AsByrian equivalents occur in the list ;^ then follows ^y >^ 
fu-mii, represented by >-< bat in the Accadian column; 
after this we have ^yy| '^>- ^ ^^^ ^ caU>u se-gu, which 

* The fith Tolame of B«cordt of the Past, p. 169, contains a translation of 
a terra cotta tablet in the Brit. Mus., ^j Mr. Sajce, of a table of omens famished 
bj dogs ae beliered in bj the Babylonians. Dogs of various colours are there 
i, m blue, yellow, black, white and spotted dogs. 

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54 On the Mammalia of the Assyrian Sculptures. 

M. Lenormant translates " decrepit " (►-< bat in the Accadian), 
and Dr. Delitszch "mad" ("toller hund"); perhaps an 
ownerless dog, or " one wandering about without a master " 
(from nJtt), "to stray," "to err," "wander"), as Delitzsch 
also conjectures, is intended. In the 27th line we read 
^»- ^ lim-nu in the Assyrian, and ^y»][J>^y kliul in the 
Accadian column, each denoting a " bad " or " savage " dog. 
Hunting dogs, or dogs that hunt in packs, follow next. 
}] ^^ t^y tsa-i-du (Heb. ^ "prey taken in hunting"), 
represented by the Accadian TJHf Sfi L^Cj ^i*wt-^'n, " the 
dog that hunts in a pack"; next follows ^JltJ ^TT? 
^^^yy >-^y >-<y< ca-lab U'la-ti, "dog of power," ^ from 
hhi} - 'yiM and n^M "to be thick," "strong," or "powerful," 

perhaps the large kind of mastiff used in lion-hunting, &c. 
The Accadian column is here broken. The scribe now 
in direct order gives the names of ^yy| •^^y C^]^ cat-ba- 
tuvy the feminine of calhu^ denoting any female dog; 
Sffl <« S:^]^ ne-es-tuv "the wife-dog" (n»2 = nttJ2M), 
y J <^ ^W^ a4idr-tuv " the bringing-forth dog " (T^) ; 
>^ ^"^y n ^I^ mvrnorsik-tuvy the female dog " kissing " 
or licking (its yoimg ones) (pttJi) ; ^^\ '^ITTI ^]^ ^*^" 
dhir-tnvy the dog " protecting " its young ones ; na-dhir-tuv is 
the fem. part, from ^"-'"y y^ '^JTT na-dha-ru (*^^5) " ^^ P^^ 
tect." It will be seen that the scribe has here kept to a 
natural and regular order, beginning with the ordinary name 
of the female ; he represents her as being in a situation to 
become a mother, then as a mother, as a mother licking or 
fondling her puppies, and finally as guarding or protecting 
them. This being the case, I am incUned to think that all 
the words in colmnns A and B from the 8th line to the end 
denote dogs proper^ and not other dog-like animals ; thus the 
ca-lab mee means " a water-dog " (canis aquaticus) and not 
" a seal " or " a beaver." By the calab Samas " sun-dog," 

> Cf. Syll. Aflsyr. aram. No. 200; "road/' or ** expedition " + " taking" - 
"hunting."— [A.H.S.] 

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On the Mammalia of the Assyrian Sculptures. 55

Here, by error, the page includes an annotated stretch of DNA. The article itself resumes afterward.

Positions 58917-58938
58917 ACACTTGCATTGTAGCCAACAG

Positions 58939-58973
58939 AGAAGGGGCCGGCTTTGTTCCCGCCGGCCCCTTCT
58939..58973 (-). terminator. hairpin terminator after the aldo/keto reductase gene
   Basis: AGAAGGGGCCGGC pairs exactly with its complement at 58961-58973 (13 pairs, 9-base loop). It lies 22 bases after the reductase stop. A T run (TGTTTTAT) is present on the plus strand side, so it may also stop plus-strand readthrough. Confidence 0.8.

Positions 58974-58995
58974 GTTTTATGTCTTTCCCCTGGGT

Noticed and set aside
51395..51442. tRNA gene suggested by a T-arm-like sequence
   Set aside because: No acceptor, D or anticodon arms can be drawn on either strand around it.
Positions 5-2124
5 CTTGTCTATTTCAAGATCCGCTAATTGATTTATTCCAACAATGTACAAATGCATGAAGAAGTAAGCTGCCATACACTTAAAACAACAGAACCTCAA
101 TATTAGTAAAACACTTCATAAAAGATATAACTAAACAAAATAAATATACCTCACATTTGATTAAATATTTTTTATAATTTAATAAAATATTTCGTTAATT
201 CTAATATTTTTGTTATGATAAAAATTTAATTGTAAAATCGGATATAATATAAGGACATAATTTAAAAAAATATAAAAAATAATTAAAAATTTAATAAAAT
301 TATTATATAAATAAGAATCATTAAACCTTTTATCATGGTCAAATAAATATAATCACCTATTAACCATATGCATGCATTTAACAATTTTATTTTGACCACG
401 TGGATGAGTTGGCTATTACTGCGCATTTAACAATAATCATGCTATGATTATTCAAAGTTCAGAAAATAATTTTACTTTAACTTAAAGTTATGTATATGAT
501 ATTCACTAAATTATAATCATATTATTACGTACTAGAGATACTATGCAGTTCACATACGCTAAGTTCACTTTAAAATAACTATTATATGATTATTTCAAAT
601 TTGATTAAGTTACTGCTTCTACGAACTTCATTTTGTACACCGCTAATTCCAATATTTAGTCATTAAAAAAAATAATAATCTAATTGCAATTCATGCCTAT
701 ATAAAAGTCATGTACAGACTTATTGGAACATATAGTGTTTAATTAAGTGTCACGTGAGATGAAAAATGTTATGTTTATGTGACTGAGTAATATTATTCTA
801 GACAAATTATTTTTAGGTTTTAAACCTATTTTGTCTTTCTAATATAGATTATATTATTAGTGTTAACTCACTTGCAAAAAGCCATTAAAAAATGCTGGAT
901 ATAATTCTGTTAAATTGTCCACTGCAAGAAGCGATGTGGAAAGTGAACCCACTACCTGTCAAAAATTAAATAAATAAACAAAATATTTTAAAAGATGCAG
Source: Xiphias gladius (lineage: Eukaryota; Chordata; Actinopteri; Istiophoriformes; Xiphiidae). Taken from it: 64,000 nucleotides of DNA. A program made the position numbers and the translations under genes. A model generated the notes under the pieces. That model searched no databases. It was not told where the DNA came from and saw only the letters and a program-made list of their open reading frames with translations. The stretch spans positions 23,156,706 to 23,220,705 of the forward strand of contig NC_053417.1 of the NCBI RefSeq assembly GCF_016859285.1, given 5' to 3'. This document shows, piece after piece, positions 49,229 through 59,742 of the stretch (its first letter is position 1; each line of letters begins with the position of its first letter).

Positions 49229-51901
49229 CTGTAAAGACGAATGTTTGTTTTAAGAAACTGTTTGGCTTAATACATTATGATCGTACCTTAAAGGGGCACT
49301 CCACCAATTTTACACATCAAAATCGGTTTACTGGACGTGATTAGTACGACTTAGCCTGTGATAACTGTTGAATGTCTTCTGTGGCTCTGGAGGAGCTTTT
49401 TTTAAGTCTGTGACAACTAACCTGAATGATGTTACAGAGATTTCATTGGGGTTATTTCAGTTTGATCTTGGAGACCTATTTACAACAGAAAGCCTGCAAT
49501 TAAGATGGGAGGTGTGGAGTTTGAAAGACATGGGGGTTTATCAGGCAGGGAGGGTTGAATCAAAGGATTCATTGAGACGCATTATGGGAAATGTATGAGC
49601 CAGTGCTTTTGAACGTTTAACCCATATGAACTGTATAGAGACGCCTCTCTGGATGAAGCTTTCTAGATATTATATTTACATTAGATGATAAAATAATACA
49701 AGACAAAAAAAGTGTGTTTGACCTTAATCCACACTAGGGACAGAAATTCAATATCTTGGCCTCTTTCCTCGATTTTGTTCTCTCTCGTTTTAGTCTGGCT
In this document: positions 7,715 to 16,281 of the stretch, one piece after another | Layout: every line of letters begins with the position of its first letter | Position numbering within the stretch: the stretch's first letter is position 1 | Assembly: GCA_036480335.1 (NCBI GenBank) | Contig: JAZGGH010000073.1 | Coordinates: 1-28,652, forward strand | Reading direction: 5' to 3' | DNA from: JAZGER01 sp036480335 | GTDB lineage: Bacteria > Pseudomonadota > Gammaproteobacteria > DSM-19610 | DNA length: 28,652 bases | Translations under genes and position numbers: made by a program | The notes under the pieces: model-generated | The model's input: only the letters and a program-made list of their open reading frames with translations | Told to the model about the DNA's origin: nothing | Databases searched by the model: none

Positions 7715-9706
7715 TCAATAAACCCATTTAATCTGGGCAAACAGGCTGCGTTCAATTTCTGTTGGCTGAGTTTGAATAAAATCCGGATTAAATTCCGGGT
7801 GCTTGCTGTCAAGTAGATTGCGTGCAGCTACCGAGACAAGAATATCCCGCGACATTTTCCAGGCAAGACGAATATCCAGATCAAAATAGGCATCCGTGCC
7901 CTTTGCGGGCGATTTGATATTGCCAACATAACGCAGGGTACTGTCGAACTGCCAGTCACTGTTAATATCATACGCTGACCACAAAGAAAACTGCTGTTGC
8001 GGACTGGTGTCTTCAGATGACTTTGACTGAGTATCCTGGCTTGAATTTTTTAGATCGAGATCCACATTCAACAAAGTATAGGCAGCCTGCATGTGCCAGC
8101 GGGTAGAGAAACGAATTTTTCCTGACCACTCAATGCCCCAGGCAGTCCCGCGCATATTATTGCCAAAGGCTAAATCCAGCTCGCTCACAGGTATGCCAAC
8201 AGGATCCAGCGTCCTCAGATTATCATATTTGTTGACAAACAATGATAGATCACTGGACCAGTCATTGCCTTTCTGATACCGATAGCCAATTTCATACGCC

if any real dog be intended, I think a dog fond of " sun- 
ning " itself is meant, a hnbit common to most dogs, which 
are fond of basldng for a time in the hottest sun, and not 
the jackal {cams aureus) ; but perhaps the expression is only 
astro-mythological, as Mr. Sayce reminds me. The dog was 
used by the Assyrians as a house-dog, as a protector of the 
flocks against wild beasts, and in the chase ; but it is rather 
in this latter capacity that we have dii*ect evidence of its 
employment, being thus represented in bas-relief on the 
monuments, and mentioned in the historical records. 

In the writings of those classical authors of ancient 
Greece and Rome who have treated of dogs and field sports, 
the canes venatici were divided into three divisions : — 1. The 
puffnaces or belUcosi^ *' pugnacious dogs of war"; 2. The 
nare sagaceSy ** keen-nosed scent-dogs " ; and 3. The pedibus 
celeres, or " swift-footed dogs " that ran on sight of the game. 
This triple division is alluded to by Qratius in verse : — 

"Canum qtiibus audacia prsdcepa, 
Venandique aagax virtus^ viresque sequendi^ — 

(Halieut. 98.) 

and by Seneca in sober prose : " In cane sagacitas prima est 
si investigare debet feras; cursus si consequi, audacia si 
mordere et invadere." (Ep. Ixxvi.) 

** In the dog sagadti/ is the most imporant quality if it has 
to pursue, boldness if it is required to bite and attack." 

Whether the Assyrians ever employed large savage dogs 
in war, as some other ancient nations used to do, I am imable 
to say. "The people of Colophon and Castabala," says Pliny, 
** kept troops of dogs for war purposes, and these used to 
fight in the front rank and never retreat ; they were the most 
fpithful auxiliaries, and yet demanded no payment." (Nat. 
^list. viii, 61.) The horsemen of Magnesia in the Ephesian 
war were accompanied to the battle-field each with a war- 
bound, the dogs in a body attacking the enemy, being backed 
now by the foot soldiers, now by the cavalry, and thus 
rendering great assistance. ^Elian, who tells us of these 
Magnetian war-hoimds, also tells us a story of a certain dog 
{aviTTparuSynv Kvva) who rendered so great assistance to his 

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56 On llie Mammalia of the Assyrian Sculptures. 

master at the battle of Marathon as to be honoured with an 
effigy on the same tablet with his lord. (De Nat. An., vii, 38.) 
The powerful dogs of the Assyrians were certainly capable 
of being used as war-dogs, but as to any such actual 
employment, the Assyrian records hitherto, I believe, aro 
silent. The dog figured in bas-relief on the sculptures was